His new venture, Incredible Tiny Homes, is the only one of its kind in the United States. Like the first tiny home he made out of the lumber that he bartered for at the salvage yard, all of Randy’s homes are made from re-purposed items, ensuring that no two are the same and keeping the cost of construction under control. Using salvaged barn doors, discarded building materials, and anything else that will enhance his houses, Randy offers a an affordable, self-contained, off-grid tiny house starting at $25,000. Customers can come to Morristown, Tennessee, to pick up their home, or Randy will arrange for delivery at an additional charge.
Of course, if someone wants marble counter tops or custom oak cabinets, the price can go higher. But as Randy points out, the driving forces behind the tiny house movement are economic responsibility and effective personal resource management. “The whole point is to downsize on purpose, not like what happened back in 2008 when it was done for everyone. It’s about creating communities and living sustainably within them.” If you’re looking for luxury over comfortable practicality, off-grid tiny houses are probably not for you. But if you’re looking to learn how to build an energy-efficient home and live more sustainably, then this is the perfect opportunity for you.
Randy’s off-grid homes are being used across the country by people who want the security of owning their own home but who refuse to be saddled with excessive debt. “I built one for one gal—a single mom with two kids—and they’re living off-grid on a tiny parcel in Texas,” says Randy. “I’ve got houses in Chicago, right in the city limits, and in Durham, North Carolina, too. They’re perfect for anyone who is interested in an off the grid home.”
Of course, local zoning laws could operate to keep someone from living in a tiny house, even on their own land. But as Randy points out, “Most municipalities don’t know how to classify tiny houses. They’re not RVs. They’re built like homes. They are homes. Full-time homes. Not recreational vehicles.”
He views this lack of classification as an opportunity to educate state and local officials on the value tiny homes bring to a community.
“We had one community that had an ordinance prohibiting campers and RVs from parking on residential lots,” he said. “But when the board saw our home, they decided to allow it because it was aesthetically pleasing and added to the look and feel of the community.”
MICRO HOMES: TINY HOME, BIG DECISION
Before making the decision to live more sustainably by living small, be sure to consider all the potential issues, even the ones that might weigh against the decision. A good resource for getting started is Tiny House Talk. Maintained by micro homes aficionado Alex Pino, the site has hundreds of articles and resources on tiny house living.
People who have made the switch to tiny homes, regardless of what walk of life they come from, universally offer the same advice—ease into it. Those who have made the successful transition to smaller footage did so over a period of months by getting rid of things they didn’t need and adjusting their lifestyle to accommodate fewer possessions.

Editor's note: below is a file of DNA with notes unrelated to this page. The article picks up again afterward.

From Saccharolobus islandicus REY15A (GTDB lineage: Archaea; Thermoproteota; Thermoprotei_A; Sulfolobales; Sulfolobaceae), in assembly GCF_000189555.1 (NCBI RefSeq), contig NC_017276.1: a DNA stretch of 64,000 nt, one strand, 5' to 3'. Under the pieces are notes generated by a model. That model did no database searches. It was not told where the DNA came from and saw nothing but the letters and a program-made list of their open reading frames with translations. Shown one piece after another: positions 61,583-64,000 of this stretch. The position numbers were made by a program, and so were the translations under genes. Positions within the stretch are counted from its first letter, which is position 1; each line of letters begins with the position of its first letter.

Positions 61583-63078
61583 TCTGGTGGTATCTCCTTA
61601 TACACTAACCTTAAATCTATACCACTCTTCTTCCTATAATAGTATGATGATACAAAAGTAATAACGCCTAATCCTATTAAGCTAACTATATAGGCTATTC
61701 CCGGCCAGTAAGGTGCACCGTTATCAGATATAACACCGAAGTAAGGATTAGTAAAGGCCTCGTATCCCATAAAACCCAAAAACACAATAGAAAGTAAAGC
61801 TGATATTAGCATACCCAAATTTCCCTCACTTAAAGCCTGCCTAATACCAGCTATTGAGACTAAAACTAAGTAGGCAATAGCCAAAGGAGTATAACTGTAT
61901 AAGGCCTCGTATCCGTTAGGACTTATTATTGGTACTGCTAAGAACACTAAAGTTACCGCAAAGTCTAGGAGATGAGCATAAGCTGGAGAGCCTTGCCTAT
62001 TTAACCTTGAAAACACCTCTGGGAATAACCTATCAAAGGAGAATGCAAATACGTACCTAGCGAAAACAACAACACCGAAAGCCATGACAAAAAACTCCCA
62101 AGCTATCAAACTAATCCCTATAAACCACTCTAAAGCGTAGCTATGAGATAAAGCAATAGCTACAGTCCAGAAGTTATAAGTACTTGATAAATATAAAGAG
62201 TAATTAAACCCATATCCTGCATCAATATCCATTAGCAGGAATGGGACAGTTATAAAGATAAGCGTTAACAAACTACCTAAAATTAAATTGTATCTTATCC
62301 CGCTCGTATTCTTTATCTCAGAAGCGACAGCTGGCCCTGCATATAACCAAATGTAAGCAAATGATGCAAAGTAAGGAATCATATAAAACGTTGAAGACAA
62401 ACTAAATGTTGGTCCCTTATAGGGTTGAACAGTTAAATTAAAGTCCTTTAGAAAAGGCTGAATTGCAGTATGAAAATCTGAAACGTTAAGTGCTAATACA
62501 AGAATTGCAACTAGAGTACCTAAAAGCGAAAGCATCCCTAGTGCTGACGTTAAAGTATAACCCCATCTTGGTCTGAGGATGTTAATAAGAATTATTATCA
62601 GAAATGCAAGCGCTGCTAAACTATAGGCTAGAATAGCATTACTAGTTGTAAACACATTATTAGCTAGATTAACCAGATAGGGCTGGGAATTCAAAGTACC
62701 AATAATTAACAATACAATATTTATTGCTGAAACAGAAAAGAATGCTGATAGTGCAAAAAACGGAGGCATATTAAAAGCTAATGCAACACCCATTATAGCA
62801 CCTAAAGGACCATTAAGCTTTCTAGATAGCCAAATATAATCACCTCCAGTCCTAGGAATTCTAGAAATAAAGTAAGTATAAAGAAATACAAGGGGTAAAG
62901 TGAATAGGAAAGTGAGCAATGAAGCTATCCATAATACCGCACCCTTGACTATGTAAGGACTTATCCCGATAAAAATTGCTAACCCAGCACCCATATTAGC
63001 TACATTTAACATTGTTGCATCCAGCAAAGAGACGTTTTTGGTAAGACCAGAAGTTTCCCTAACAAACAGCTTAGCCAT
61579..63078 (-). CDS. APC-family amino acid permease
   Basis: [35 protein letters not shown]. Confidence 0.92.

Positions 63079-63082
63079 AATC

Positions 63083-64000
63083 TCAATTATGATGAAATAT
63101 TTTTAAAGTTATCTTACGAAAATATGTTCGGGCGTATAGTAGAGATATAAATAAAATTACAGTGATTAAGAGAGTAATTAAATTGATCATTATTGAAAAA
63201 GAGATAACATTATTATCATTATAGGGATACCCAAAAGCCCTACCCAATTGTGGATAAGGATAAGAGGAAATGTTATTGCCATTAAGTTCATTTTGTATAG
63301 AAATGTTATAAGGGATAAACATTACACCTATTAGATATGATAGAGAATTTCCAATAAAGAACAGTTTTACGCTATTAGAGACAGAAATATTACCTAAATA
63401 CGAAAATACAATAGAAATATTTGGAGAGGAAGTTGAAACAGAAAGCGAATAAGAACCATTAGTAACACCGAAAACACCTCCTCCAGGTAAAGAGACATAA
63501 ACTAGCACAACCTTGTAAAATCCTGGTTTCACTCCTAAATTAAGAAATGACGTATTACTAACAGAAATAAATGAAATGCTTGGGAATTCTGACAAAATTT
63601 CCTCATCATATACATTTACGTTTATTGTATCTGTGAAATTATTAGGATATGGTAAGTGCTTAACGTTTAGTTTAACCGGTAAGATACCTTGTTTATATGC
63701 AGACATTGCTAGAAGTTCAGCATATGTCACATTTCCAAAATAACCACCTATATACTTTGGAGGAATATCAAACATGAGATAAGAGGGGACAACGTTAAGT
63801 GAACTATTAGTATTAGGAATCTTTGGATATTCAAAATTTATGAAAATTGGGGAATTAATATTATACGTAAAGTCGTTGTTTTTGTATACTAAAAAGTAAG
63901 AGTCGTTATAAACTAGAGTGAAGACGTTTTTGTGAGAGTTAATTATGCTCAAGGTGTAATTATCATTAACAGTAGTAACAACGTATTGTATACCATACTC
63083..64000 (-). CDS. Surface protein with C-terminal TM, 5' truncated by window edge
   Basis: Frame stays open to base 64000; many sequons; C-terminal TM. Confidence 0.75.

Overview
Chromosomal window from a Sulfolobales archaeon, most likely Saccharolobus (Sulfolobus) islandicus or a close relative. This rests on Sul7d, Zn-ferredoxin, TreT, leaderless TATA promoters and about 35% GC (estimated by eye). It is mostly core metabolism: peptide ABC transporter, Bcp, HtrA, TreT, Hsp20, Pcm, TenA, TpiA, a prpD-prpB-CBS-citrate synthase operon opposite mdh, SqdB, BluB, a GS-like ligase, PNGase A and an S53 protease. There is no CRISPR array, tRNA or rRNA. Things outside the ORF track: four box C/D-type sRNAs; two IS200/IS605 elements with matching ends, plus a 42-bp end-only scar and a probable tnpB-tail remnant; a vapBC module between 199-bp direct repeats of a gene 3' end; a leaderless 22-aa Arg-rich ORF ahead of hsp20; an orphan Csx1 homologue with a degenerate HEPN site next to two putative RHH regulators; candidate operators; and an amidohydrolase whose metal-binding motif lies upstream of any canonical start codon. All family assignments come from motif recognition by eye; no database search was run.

Another thing to consider is the limited storage space. Those who grow and preserve their own food using various food preservation methods will need to make separate storage provisions.
Weather can also be an issue when choosing a site for your tiny home. Because of their size, tiny homes on wheels are susceptible to strong winds. Placing one on top of a wind-swept vista is probably not a good idea.
MICRO HOMES: GETTING YOURS
Not everyone can pay for an off-grid tiny house with cash, but those who are fiscally responsible will find that several sources of financing exists to assist them. The tiny house trend has caught the attention of major lenders and their subsidiaries. LightStream, a division of SunTrust Bank, will loan people with good credit ratings up to $100,000 for a small home.
Non-traditional sources of financing also exist to help people buy the tiny home of their dreams. Tiny House Talk offers a free newsletter that allows investors to connect with borrowers. Those seeking financing can apply for up to $25,000 in funds to purchase or build their tiny home. Another source of financing is Tiny House Lending at www.tinyhouselending.com. This site also helps buyers find financing up to $100,000.
Even though tiny homes aren’t for everyone, they offer a path to a sustainable lifestyle by promoting meaningful resource management. Shrugged off as just another California trend a few years ago, the small house movement promises to open paths to self-sufficiency for millions of people who would otherwise be trapped on the jagged rocks of financial ruin, held there by wave after wave of poor fiscal policies that they cannot control.
Originally published in Countryside July / August 2016 and regularly vetted for accuracy.